Objective: To study the clinical benefit of increasing the dose of the sulfonylurea, glipizide, from 10 to 40 mg per day.
Design: A placebo-controlled, double-blind, cross-over study.
Setting: An outpatient clinic at the Helsinki University Hospital, Finland.
Patients: Twenty-three patients with non–insulin-dependent diabetes mellitus.
Methods: Patients were given glipizide in three different dose schedules for 3 months each: 10 mg in the morning or 10 mg or 20 mg in the morning and the evening. Glycemic control was followed by HbA1c measurements and blood glucose monitoring at home. Beta cell function was assessed by measuring insulin responses to a test meal.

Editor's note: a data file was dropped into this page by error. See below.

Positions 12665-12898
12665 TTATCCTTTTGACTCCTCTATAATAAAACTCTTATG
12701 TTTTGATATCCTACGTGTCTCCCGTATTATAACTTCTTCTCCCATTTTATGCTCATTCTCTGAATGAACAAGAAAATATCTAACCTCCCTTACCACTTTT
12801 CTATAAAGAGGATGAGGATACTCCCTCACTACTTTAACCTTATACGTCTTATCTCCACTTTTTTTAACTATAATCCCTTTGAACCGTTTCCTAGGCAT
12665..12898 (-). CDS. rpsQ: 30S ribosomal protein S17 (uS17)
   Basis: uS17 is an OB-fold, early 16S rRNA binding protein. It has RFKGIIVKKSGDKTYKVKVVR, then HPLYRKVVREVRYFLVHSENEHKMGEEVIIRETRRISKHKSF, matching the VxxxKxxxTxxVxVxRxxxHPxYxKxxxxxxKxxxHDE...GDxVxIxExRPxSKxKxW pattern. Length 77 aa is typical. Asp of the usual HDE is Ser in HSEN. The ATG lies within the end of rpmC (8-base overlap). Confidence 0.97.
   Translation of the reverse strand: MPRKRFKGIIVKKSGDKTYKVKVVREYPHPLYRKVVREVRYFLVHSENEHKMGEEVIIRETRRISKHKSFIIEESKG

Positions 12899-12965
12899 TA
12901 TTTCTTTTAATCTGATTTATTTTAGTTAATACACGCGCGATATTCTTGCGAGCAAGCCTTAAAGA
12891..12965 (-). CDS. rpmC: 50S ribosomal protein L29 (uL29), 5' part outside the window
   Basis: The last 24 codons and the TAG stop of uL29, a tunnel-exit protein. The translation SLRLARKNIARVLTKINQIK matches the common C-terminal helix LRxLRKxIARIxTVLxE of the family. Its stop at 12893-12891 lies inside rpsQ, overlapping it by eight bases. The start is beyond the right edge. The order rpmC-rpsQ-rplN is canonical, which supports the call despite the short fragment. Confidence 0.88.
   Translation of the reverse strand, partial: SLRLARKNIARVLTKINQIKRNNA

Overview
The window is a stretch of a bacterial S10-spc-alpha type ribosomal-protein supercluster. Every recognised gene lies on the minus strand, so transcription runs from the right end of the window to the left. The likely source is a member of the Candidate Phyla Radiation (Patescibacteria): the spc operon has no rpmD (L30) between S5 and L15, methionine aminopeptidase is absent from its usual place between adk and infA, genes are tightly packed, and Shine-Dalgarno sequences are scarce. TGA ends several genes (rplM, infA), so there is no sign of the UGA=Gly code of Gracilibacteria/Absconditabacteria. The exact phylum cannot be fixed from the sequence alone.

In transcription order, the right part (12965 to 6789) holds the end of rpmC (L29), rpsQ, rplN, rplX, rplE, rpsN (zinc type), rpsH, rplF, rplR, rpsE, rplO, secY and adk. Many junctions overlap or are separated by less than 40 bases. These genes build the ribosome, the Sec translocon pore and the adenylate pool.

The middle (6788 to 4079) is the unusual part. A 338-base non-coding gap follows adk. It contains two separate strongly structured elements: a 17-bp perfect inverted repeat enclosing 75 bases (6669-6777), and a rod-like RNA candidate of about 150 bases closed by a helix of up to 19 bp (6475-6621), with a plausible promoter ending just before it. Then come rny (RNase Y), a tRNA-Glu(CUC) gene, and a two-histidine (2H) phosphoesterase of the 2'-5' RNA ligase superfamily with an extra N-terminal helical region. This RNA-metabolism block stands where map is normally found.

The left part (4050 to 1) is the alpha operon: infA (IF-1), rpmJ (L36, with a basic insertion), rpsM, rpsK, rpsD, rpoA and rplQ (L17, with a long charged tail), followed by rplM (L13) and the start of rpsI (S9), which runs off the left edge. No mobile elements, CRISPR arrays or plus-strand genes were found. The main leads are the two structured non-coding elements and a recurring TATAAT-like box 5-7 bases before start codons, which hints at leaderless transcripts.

Results: Mean home-monitored blood glucose was 12.4 mmol/L during placebo treatment, and it was 9.6, 9.2, and 8.9 mmol/L after treatment with glipizide, 10, 20, or 40 mg, respectively. The levels of blood glucose and HbA1c differed after all treatment groups from placebo (P < 0.001) but not among themselves. The insulin response to a test meal was greatest after 10 mg of glipizide and weakest after 40 mg/d (P = 0.02 compared with the 10-mg dose). All treatments stimulated insulin secretion more than placebo (P < 0.001).
Conclusions: Increasing the glipizide dose to more than 10 mg once daily produces little or no benefit and may reduce β-cell function.